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Report: British Soldiers Using Models of Mosques for Target Practice

While a military spokesman denied the structures were meant to be mosques, he defended the use of props 'that replicate the environment [soldiers] will be deployed to.'

The British military has been using models of mosques as targets in shooting practice, a UK newspaper reported on Thursday.

According to a report in the Daily Mail, "seven replica mosques were erected" at Catterick Garrison, a major British Army base in North Yorkshire, "to prepare soldiers for combat in Afghanistan."

Some of the mosques have single domes and others have double domes, and appear to be targets for six firing ranges around 100 meters away, in full view of the main road.

The chairman of the local Bradford Council for Mosques (BCM) accused the British military of using the mosques as a "symbol of danger."

The cutouts were first spotted from a nearby road.

"We came to know about the structures because a passerby saw them from the road and felt that they resembled mosques," Ishtiaq Ahmed of the BMC told the Daily Mail.

Upon visiting the site on Wednesday, Ahmed said they discovered the structures were, indeed, cutouts of mosques.

"We saw soldiers on the firing range yesterday and we were very shocked and angered and also confused as to why the British Army would do something like this -- it seems like a very silly thing to do," he said.

Anyone looking at it will think about mosques and Muslims and think about them in a negative way. The shape of the structures, the green color of the dome -- symbolizes an Islamic place of worship. What angers me very much is that we are conditioning the young British to say that mosques are a place where you are going to find danger and a place to target and that is really disturbing.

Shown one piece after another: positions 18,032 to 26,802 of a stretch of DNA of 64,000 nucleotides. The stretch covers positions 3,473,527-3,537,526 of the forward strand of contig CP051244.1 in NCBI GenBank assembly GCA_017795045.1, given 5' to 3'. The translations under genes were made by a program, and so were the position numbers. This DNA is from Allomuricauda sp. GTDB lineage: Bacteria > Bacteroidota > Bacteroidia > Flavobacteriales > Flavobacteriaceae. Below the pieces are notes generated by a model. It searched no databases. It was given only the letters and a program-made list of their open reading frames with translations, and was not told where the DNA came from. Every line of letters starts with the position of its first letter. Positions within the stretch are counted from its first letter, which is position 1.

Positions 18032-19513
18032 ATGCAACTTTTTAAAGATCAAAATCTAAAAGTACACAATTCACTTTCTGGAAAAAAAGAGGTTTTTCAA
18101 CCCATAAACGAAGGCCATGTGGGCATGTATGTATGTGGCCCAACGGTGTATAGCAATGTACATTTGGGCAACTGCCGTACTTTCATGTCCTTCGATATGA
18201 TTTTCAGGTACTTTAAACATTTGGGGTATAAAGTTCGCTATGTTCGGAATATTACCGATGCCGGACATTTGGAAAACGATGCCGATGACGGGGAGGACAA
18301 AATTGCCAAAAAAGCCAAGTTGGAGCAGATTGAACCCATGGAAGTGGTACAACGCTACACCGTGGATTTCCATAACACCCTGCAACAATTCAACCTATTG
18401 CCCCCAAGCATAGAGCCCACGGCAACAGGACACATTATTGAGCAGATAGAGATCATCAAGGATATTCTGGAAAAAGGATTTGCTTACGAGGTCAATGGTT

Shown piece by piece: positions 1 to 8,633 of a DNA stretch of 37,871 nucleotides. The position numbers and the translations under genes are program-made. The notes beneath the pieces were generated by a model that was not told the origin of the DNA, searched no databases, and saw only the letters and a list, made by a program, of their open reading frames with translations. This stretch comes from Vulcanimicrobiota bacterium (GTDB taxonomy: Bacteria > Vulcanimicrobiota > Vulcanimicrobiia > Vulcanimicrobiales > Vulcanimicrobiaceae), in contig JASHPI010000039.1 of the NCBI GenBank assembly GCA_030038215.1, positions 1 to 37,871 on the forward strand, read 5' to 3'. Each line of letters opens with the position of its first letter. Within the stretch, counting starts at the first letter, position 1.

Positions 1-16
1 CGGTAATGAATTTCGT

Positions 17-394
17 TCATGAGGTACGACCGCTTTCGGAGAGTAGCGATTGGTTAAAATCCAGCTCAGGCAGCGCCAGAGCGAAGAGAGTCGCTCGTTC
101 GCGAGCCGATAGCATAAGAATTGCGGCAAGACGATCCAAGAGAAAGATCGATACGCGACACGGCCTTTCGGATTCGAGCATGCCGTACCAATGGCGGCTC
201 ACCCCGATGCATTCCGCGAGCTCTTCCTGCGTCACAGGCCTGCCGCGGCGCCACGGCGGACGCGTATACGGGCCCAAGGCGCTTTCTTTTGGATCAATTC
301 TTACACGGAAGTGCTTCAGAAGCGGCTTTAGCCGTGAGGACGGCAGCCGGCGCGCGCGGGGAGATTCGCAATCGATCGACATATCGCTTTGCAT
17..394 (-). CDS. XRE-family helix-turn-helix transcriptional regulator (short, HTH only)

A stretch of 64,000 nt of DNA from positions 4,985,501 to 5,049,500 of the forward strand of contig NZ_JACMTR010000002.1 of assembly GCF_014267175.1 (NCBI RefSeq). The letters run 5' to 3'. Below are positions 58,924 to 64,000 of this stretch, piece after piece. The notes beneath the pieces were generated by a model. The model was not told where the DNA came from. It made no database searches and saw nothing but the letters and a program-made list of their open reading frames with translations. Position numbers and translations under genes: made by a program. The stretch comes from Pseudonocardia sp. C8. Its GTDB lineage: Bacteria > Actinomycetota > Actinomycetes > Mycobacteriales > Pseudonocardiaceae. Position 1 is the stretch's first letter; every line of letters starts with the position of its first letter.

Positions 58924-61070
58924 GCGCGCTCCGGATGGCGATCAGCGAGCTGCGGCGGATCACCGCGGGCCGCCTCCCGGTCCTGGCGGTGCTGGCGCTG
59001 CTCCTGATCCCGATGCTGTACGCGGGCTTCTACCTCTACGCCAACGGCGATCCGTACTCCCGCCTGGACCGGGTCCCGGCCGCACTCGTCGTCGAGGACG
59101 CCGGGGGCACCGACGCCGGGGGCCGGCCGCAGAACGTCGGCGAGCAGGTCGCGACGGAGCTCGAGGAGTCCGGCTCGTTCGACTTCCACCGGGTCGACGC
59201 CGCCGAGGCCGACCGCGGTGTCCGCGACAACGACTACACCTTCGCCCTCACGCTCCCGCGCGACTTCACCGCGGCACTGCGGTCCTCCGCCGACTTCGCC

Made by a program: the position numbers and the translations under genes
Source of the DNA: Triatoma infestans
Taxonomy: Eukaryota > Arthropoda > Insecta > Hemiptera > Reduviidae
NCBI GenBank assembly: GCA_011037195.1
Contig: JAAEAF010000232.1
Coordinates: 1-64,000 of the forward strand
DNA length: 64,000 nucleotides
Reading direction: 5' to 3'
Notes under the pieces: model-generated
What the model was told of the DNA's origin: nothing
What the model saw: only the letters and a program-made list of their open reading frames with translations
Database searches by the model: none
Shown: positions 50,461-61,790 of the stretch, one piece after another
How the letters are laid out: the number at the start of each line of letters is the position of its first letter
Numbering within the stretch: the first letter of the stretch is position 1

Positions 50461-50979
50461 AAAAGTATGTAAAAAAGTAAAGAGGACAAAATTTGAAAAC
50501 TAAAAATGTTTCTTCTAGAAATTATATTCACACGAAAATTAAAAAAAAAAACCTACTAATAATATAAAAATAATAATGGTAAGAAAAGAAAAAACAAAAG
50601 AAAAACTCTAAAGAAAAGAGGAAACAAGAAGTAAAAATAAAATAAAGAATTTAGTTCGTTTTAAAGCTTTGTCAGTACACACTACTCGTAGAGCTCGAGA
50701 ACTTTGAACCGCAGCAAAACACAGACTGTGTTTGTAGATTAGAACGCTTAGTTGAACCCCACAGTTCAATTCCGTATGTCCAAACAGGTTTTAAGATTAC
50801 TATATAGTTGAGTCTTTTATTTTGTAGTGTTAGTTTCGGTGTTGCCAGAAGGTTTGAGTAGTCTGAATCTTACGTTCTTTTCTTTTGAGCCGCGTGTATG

Ironically, Ahmed said the BCM has been trying to work with the British Military "to help them recruit more soldiers from the Muslim community."

The Ministry of Defense, for its part, denies the structures were meant to resemble mosques, describing them as "generic Eastern buildings" and denying that they were used for target practice.

'We Hunt People For Jesus'

Defenders of the wars in Iraq and Afghanistan, and the broader fight against "Islamic extremism," often characterize the enemy as a group of religious fanatics bent on destroying Judeo-Christian civilization. Yet Muslims around the world have watched as soldiers deployed in Western-led wars have not only bombed real mosques and desecrated holy symbols with callous consistency, but have gone so far as to suggest they are on a mission to convert Muslims to Christianity -- inevitably casting the wars as a clash of religions.

There are many examples:

-- In May 2008, Maj. Gen. Jeffrey Hammond, commander of U.S. forces in Baghdad, was forced to apologize to Iraqis on behalf of a U.S. soldier who used a copy of the Qur'an as target practice. In a letter of apology, the unidentified soldier, who was redeployed to the U.S., called shooting the holy book "shortsighted, very reckless and irresponsible," but said, "in my heart [the actions] were not malicious."

-- Earlier that year, hundreds of Afghan villagers protested in Helmand province after British soldiers reportedly threw copies of the Qu'ran on the floor during a raid in search of Taliban fighters. "The villagers told them that there were no Taliban hiding in the villages and swore by copies of the Qu'ran they had in their hands," a protester named Ghulam Mohammad told the Daily Mail. "The British soldiers threw away the Qu'ran and began searching the houses."

-- In January of this year, ABC News reported that the U.S. military was using military weaponry inscribed with passages from the New Testament, despite the fact that "U.S. military rules specifically prohibit the proselytizing of any religion in Iraq or Afghanistan" -- a rule meant "to prevent criticism that the U.S. [is] embarked on a religious 'Crusade' in its war against al Qaeda and Iraqi insurgents."